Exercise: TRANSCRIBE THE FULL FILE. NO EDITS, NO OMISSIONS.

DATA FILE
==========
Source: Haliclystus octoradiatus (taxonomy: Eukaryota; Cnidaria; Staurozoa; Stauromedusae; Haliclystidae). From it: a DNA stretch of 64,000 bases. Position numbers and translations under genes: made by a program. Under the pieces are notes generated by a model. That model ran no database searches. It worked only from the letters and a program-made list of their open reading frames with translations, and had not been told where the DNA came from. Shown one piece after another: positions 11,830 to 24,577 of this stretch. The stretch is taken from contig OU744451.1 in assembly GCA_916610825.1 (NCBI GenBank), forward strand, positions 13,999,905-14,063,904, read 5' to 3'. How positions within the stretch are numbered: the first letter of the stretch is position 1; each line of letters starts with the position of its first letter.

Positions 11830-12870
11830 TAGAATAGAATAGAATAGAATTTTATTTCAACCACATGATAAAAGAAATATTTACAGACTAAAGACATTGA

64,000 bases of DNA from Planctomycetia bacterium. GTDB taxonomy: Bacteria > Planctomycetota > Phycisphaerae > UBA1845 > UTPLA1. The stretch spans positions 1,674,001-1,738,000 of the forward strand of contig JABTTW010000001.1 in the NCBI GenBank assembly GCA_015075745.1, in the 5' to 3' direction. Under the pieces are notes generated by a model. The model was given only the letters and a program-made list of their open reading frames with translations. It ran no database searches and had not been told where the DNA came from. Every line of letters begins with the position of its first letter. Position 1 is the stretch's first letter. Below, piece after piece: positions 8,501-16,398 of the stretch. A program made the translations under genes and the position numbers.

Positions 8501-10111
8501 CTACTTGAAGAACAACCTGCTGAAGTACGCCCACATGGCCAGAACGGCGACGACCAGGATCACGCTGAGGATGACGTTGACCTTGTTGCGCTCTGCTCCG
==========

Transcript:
Source: Haliclystus octoradiatus (taxonomy: Eukaryota; Cnidaria; Staurozoa; Stauromedusae; Haliclystidae). From it: a DNA stretch of 64,000 bases. Position numbers and translations under genes: made by a program. Under the pieces are notes generated by a model. That model ran no database searches. It worked only from the letters and a program-made list of their open reading frames with translations, and had not been told where the DNA came from. Shown one piece after another: positions 11,830 to 24,577 of this stretch. The stretch is taken from contig OU744451.1 in assembly GCA_916610825.1 (NCBI GenBank), forward strand, positions 13,999,905-14,063,904, read 5' to 3'. How positions within the stretch are numbered: the first letter of the stretch is position 1; each line of letters starts with the position of its first letter.

Positions 11830-12870
11830 TAGAATAGAATAGAATAGAATTTTATTTCAACCACATGATAAAAGAAATATTTACAGACTAAAGACATTGA

64,000 bases of DNA from Planctomycetia bacterium. GTDB taxonomy: Bacteria > Planctomycetota > Phycisphaerae > UBA1845 > UTPLA1. The stretch spans positions 1,674,001-1,738,000 of the forward strand of contig JABTTW010000001.1 in the NCBI GenBank assembly GCA_015075745.1, in the 5' to 3' direction. Under the pieces are notes generated by a model. The model was given only the letters and a program-made list of their open reading frames with translations. It ran no database searches and had not been told where the DNA came from. Every line of letters begins with the position of its first letter. Position 1 is the stretch's first letter. Below, piece after piece: positions 8,501-16,398 of the stretch. A program made the translations under genes and the position numbers.

Positions 8501-10111
8501 CTACTTGAAGAACAACCTGCTGAAGTACGCCCACATGGCCAGAACGGCGACGACCAGGATCACGCTGAGGATGACGTTGACCTTGTTGCGCTCTGCTCCG